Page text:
Growing up in Milwaukee, my sole exposure to the Tiki Drink universe was an exotic club along Blue Mound Road in the suburb of Brookfield, called The Leilani Motel. By the time I remember passing it by while in the back seat of my parents' station wagon, in the early 70s, the place was horribly old-fashioned. Even to my young sensibilities, I knew it belonged to the past.
When it opened, however, it was supremely hip and romantic. I was told that Frank Sinatra would entertain there.
Jeff "Beachbum" Berry forwarded me the following article, which appeared in the Waukesha Freeman (Waukesha is a small city to the west of Milwaukee) in 1961. I feel an extra twinge in my heart reading it, because the Freeman was my first professional gig as a journalist.
Tiki' Taking Shape in Front of Motels; They're Made of Lava
By Tom Barber
BROOKFIELD - A German sculptor carved South Sea island stone idols for a Polynesian restaurant in Brookfield today.
It all happened at The Leilani motel, 18615 W. Blue Mound Road, whose owners are in the midst of a $750,000 expansion program.
The motel is being doubled in size. But of more interest to most passers-by is a steep roofed supper club under construction just east of the motel.
Sculptor Gerhard E. Kroll, Milwaukee, is at work on the lawn in front of the restaurant fashioning large Hawaiian "tiki"– stone images of a religious significance in primitive South Pacific cultures.
The tiki will be used to decorate five dining rooms and two cocktail lounges in the restaurant. A large one will be placed outdoors.
Kroll has resided in Milwaukee for about two years. He studied art at the University of Wisconsin there.
The lightweight rock he is using actually is lava. Its porosity makes it easy to work. Saws, axes and knives replace the traditional hammer and chisel. Kroll expects to work a large pile of the stones into figures in about two weeks.
Along with Krolls sculpture the restaurant will be docorated with fireproof thatch ceilings, tabletops of monkey pod wood, monkey pod and coconut carvings, Hawaiian lighting fixtures and tropical plants.
Outside there will be live palm trees (to be stored indoors during the winter), fountains, and a sign illuminated with jets of fire.
Owner Paul Fecher said waitresses in the restaurant and the Malahini and Homaka cocktail lounges will wear sarongs. He hopes to hire a Hawaiian-born chef and a group of Tahitian dancers and singers to perform at the restaurant's opening about Sept. 1.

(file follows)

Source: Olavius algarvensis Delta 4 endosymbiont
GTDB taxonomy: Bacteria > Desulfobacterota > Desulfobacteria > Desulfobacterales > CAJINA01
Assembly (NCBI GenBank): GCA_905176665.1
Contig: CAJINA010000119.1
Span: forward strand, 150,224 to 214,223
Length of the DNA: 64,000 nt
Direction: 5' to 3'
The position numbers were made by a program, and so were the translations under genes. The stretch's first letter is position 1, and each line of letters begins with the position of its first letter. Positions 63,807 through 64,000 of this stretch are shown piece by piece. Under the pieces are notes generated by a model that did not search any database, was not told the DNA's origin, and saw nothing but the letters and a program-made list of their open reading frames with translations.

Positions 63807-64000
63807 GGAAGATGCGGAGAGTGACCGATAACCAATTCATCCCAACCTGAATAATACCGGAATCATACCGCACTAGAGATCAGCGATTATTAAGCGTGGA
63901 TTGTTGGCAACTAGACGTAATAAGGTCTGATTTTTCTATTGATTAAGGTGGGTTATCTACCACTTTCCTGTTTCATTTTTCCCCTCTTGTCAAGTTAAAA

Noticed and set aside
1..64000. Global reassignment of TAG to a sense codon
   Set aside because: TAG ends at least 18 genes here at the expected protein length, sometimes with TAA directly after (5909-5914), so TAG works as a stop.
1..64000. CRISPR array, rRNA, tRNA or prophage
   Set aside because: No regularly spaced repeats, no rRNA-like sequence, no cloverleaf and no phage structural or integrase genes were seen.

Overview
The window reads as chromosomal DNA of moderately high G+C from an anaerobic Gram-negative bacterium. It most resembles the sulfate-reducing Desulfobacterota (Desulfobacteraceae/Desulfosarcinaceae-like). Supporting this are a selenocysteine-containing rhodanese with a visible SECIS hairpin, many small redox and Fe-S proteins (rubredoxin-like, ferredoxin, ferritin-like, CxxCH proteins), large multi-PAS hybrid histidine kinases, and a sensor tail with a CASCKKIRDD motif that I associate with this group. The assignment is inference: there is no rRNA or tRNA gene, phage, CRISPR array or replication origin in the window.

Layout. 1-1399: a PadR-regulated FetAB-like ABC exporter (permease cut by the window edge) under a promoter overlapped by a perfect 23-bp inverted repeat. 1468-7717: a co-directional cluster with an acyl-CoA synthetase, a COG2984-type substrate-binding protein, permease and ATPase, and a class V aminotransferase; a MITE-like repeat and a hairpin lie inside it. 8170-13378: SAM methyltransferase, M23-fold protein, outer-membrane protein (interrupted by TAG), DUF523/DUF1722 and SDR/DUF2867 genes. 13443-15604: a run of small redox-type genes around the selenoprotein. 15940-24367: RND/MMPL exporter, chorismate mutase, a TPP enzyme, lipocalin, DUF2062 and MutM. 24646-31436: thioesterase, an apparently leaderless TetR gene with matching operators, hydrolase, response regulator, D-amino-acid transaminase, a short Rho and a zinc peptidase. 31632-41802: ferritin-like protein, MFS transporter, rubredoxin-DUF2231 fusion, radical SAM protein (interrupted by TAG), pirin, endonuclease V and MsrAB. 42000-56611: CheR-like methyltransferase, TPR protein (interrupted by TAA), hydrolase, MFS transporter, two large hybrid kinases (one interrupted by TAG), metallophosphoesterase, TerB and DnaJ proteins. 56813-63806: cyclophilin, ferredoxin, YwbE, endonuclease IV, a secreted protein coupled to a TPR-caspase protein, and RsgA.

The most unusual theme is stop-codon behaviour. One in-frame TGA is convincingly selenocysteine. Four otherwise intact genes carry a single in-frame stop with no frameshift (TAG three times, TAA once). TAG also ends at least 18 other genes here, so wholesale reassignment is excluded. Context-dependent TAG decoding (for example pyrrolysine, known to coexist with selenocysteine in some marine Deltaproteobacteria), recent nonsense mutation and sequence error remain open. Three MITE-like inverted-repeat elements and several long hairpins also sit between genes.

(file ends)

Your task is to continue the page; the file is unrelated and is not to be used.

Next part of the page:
The menu will be "about 60 percent Polynesian food and 40 percent American," Fechner predicted. Dining rooms will seat 275. Banquet rooms below will be large enough for 500 to 600 persons. An automobile manufacturer will have a display downstairs.
The sharply gabled roof over the new restaurant carries out the style of the nearby motel. Both were designed by Milwaukeean Alan Wiederman. The motel addition is a two story wing attached to the south of the existing building.
Fechner has elaborate plans for future additions at "Leilani Village." East of the restaurant, on land formerly occupied by a competing motel which the Leilani bought, a heliport will be built.
Nine acres of land south of the motel have been purchased for a nine hole pitch-and-put golf course. A pond on the tract will be enlarged. The purchase of 12 to 14 more acres, where an Olympic sized pool and cabana club will be constructed.
The golf course and pool are on the agenda for next year. Sometime later, Fechner said, he hopes to build several town houses along the south edge of the golf course. They would be rented for longer periods of time than the motel units.
The Leilani was torn down in 1996. The horror of its destruction is depicted below. Wonder what ever happened to those Tikis sculpted out of lava. Returned to the volcano?